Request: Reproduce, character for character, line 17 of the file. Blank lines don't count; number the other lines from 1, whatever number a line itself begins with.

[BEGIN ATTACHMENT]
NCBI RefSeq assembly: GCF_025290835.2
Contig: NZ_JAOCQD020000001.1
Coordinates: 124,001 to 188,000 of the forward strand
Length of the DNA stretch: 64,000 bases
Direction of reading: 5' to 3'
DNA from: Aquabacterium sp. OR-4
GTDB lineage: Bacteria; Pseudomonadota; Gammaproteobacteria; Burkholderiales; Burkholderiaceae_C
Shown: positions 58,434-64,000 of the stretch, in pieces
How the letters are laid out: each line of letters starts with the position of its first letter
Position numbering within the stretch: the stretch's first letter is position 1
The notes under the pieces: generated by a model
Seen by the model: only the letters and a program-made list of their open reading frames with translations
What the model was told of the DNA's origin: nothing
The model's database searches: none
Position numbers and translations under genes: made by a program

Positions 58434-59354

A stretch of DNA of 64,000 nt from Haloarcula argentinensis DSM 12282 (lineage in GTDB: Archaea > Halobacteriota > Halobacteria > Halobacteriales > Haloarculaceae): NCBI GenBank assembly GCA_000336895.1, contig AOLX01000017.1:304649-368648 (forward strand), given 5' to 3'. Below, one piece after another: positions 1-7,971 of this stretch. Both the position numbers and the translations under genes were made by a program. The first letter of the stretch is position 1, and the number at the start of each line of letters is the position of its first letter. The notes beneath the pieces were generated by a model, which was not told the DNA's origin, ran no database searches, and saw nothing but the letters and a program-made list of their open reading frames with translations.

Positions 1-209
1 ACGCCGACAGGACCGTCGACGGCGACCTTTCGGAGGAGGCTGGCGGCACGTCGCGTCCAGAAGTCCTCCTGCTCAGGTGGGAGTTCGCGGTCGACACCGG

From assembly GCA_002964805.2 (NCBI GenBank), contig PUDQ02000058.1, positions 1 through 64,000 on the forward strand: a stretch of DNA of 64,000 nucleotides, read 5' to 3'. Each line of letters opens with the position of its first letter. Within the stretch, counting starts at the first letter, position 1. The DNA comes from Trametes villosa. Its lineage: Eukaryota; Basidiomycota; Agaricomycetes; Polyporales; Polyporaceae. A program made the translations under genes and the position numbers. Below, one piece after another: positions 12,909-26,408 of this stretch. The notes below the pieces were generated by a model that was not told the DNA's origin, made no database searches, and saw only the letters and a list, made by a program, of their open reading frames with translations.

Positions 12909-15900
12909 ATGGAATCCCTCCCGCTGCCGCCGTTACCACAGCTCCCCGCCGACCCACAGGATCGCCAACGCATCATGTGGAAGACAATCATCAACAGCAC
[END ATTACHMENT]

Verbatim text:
A stretch of DNA of 64,000 nt from Haloarcula argentinensis DSM 12282 (lineage in GTDB: Archaea > Halobacteriota > Halobacteria > Halobacteriales > Haloarculaceae): NCBI GenBank assembly GCA_000336895.1, contig AOLX01000017.1:304649-368648 (forward strand), given 5' to 3'. Below, one piece after another: positions 1-7,971 of this stretch. Both the position numbers and the translations under genes were made by a program. The first letter of the stretch is position 1, and the number at the start of each line of letters is the position of its first letter. The notes beneath the pieces were generated by a model, which was not told the DNA's origin, ran no database searches, and saw nothing but the letters and a program-made list of their open reading frames with translations.